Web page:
19
votes
10answers
6k views

Ambiguity of “Dogs must be carried on this escalator”

In the words of the old joke, I wanted to go up to the next floor of a department store, and I saw an escalator with a sign saying Dogs must be carried on this escalator. But I didn't have a dog, ...
19
votes
2answers
4k views

“Dial M for Murder” meaning

For me, the title of Alfred Hitchcock's film Dial M for Murder is ambiguous, it may mean either Dial M to order a murder (instead of a pizza) / for a murder to occur (similar to the previous, but ...
18
votes
6answers
6k views

Etymology of “nick” in, in the nick of time?

We have the nick meaning prison, as in "he served time in the nick", then we have the verb to nick, meaning to steal; but if the police catch you red-handed, then "you've been nicked". And if you led ...
16
votes
4answers
111k views

What is the difference between “illness” and “disease”?

Are there any differences when those words are used? By whom they are used? Google n-gram All English English fiction: I would guess that "illness" is rather a term which is used in spoken ...
14
votes
3answers
14k views

What are “desires of the flesh”?

I am struggling to understand the following sentence. Many Roman emperors were known for their dissolution, indulging in unspeakable desires of the flesh. Does the phrase "desires of the flesh" ...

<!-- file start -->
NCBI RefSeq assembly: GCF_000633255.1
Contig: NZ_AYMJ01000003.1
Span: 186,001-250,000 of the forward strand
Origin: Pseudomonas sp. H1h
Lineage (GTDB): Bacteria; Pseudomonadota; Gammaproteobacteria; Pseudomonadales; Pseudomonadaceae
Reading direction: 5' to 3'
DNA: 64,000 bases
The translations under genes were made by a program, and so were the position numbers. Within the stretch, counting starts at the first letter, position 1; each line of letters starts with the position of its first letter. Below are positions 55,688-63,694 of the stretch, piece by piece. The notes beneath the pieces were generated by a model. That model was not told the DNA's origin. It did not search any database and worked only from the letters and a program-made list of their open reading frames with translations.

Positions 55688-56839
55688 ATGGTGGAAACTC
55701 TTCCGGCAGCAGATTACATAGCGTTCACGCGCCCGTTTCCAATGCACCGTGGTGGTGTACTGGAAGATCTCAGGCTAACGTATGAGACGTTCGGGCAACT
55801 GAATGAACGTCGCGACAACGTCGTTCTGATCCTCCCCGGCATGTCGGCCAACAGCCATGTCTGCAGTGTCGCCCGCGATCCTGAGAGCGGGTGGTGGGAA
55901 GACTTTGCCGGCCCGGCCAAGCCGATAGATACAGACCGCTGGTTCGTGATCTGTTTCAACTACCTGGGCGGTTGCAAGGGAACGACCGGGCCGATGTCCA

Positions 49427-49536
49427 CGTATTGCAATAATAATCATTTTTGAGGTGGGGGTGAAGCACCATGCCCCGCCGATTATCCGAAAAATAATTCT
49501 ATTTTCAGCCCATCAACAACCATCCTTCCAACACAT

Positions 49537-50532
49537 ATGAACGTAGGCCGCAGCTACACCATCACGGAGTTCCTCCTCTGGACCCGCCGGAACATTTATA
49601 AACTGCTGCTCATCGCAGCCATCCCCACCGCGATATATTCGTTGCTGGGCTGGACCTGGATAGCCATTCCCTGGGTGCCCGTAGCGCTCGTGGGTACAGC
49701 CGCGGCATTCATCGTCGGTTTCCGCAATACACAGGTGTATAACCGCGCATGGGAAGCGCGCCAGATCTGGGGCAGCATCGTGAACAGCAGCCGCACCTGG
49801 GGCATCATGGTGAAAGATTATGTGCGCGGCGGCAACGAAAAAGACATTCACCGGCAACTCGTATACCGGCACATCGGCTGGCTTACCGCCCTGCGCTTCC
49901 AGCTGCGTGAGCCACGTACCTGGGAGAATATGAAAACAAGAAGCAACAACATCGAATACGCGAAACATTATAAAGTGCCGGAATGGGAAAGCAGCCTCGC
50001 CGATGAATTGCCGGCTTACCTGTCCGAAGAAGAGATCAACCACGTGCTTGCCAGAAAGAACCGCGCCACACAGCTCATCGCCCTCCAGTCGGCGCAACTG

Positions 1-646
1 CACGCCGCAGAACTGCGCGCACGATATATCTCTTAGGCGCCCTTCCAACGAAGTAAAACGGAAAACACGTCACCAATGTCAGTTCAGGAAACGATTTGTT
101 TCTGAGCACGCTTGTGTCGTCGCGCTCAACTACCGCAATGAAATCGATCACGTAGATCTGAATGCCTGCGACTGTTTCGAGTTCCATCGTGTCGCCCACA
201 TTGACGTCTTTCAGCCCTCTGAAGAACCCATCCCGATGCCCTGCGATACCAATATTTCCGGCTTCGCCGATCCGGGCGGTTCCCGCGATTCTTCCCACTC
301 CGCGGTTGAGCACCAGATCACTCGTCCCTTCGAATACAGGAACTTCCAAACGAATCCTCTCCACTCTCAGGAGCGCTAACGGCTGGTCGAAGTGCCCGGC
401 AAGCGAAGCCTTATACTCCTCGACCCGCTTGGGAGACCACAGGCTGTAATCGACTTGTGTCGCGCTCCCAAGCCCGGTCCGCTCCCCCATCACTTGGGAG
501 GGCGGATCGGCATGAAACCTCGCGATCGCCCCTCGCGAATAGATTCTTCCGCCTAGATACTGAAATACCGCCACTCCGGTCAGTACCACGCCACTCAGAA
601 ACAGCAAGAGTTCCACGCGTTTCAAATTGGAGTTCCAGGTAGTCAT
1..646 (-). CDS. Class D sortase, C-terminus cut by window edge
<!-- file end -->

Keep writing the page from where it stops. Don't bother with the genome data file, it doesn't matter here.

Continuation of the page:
14
votes
5answers
3k views

Are there any ambiguities created by merging I and J into one letter?

In some Latin alphabet Polybius squares, the I and J are merged into one letter. Normally, this doesn't really create any problems, as I and J are a vowel and a consonant, so there wouldn't really be ...
14
votes
3answers
4k views

Date as a synonym for anus

In the Song "Ten Foot Cock And A Few Hundred Virgins" Tim Minchin uses the phrase "it's a sin to take it up the date, even if it's great, even with your cowboy mate". I'm not a native English speaker -...
14
votes
9answers
22k views

Ambiguity of “quite”